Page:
A bill working its way through the Ohio Legislature would ban sales of electronic cigarettes to minors. An Ohio Senate committee approved the measure Tuesday.
E-cigarettes - not to be confused with smokeless cigarettes - use a battery to heat a liquid containing nicotine and flavoring. The resulting vapor is inhaled much like cigarette smoke.
Studies are examining whether e-cigs are safe, let alone safer than tobacco cigarettes. And the effect of secondhand "smoke" from the devices isn't yet known.
What isn't debatable is whether minors should be barred from access to the nicotine-delivery devices. The proposal should be approved by the Legislature and signed by the governor as quickly as possible.
Many senior leaders in the armed forces admit the military has a serious problem in how it handles sexual assaults. Why isn't something being done about it?
An Associated Press investigation of more than 1,000 reports of sex crimes involving U.S. military personnel stationed in Japan during a period of about eight years revealed a disturbing pattern. In scores of cases in which sexual assaults undoubtedly occurred, the offenders received slap-on-the-wrist punishments.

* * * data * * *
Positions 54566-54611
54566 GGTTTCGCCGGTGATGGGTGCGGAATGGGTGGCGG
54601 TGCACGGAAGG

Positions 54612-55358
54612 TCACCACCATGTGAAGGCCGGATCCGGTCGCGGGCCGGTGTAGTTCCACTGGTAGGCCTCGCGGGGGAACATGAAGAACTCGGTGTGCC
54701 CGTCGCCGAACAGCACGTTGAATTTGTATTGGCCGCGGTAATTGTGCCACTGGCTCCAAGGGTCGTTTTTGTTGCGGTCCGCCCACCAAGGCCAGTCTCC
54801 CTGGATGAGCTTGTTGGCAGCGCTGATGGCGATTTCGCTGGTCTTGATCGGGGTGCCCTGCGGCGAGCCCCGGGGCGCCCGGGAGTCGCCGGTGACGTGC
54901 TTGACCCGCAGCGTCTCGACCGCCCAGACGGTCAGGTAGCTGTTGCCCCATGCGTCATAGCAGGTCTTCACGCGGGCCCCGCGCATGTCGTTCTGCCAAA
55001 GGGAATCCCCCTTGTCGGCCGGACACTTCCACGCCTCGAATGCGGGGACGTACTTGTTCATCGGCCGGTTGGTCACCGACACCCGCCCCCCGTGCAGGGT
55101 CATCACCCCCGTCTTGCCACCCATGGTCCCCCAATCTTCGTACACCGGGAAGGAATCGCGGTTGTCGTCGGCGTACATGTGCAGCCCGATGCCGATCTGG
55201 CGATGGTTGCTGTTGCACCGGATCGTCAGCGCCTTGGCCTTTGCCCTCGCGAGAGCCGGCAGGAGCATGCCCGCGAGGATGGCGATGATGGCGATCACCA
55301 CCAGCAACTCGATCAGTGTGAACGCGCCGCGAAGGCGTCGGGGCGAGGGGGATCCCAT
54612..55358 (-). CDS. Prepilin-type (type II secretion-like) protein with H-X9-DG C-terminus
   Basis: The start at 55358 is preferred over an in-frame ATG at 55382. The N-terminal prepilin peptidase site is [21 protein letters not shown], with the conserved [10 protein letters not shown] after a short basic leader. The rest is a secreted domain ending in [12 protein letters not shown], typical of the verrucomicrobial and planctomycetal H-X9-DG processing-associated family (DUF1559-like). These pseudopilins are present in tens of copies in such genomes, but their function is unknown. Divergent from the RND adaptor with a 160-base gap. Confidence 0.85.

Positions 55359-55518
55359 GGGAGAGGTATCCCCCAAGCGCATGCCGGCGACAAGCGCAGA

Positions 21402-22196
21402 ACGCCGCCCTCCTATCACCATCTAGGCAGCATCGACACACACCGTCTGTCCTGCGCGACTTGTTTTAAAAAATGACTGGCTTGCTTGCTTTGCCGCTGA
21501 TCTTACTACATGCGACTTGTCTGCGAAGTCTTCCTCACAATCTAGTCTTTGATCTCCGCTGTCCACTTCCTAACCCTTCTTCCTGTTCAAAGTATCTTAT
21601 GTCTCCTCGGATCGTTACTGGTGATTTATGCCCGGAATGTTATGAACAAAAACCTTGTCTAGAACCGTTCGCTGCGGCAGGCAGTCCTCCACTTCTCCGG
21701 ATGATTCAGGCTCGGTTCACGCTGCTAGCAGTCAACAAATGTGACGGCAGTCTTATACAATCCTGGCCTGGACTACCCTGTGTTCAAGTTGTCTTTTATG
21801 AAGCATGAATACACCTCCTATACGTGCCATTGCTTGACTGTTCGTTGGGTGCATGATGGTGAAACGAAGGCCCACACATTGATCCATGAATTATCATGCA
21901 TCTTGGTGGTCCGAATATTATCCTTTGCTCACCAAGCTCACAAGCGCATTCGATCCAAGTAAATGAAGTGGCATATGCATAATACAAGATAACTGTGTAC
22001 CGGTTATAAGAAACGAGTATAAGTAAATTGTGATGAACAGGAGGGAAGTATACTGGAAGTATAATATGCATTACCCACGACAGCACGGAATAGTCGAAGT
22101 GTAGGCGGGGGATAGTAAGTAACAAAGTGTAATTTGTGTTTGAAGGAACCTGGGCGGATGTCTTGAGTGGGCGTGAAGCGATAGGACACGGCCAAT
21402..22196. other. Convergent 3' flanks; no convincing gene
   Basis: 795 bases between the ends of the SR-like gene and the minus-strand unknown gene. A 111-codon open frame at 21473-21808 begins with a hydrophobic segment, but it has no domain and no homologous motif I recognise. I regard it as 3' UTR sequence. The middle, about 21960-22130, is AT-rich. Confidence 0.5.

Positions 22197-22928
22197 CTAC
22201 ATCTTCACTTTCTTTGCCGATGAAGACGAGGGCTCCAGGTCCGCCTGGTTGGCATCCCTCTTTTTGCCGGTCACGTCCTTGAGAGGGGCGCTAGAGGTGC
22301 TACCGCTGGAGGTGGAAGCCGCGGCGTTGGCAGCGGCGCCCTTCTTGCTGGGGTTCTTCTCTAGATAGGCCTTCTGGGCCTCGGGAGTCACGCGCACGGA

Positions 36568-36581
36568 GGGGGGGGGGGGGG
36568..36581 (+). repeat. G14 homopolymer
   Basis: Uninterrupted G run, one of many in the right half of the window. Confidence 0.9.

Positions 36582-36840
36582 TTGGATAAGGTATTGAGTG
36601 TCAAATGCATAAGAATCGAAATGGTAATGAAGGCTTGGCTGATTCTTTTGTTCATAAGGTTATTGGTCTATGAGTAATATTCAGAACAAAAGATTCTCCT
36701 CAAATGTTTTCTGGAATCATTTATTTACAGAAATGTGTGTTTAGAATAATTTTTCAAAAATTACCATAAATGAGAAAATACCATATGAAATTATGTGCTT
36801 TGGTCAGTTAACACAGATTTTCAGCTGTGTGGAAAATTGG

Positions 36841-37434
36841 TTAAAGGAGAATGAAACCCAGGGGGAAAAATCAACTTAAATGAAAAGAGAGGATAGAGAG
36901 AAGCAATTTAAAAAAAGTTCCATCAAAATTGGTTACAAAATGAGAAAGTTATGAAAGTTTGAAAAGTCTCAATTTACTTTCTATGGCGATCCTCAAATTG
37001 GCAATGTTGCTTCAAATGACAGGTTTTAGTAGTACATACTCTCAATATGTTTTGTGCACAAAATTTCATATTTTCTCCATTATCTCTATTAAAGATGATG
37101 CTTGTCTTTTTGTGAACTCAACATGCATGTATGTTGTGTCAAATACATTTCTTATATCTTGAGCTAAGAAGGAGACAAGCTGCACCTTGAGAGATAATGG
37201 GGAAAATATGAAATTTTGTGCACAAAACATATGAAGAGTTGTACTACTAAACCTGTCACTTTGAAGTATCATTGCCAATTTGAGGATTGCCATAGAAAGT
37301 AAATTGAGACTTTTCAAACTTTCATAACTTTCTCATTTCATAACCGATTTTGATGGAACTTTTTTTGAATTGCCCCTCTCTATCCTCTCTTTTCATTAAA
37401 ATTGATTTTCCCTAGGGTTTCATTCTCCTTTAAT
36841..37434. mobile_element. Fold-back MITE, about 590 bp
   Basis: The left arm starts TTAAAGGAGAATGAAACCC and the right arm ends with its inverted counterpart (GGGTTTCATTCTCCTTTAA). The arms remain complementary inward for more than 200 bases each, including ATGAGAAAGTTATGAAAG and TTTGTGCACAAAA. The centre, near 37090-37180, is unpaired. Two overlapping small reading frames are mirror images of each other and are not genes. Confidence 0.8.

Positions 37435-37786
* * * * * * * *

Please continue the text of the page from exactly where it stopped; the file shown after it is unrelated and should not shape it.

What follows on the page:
AP reporters found records of punishments of 244 service members who committed sexual assaults during the eight-year period.
Of that number, nearly two-thirds were not incarcerated at all. Their punishments included being fined, demoted in rank, confined to base or kicked out of the military. More than 30 of the perpetrators escaped any penalty except for having letters of reprimand placed in their files.
As the AP noted, victims of sexual assault in the military sometimes refuse to cooperate with investigators - possibly because they have no confidence justice will be done. No wonder.
President Barack Obama is commander-in-chief of the armed forces. He should order - not ask, but order - that the military do more to deter sexual assaults.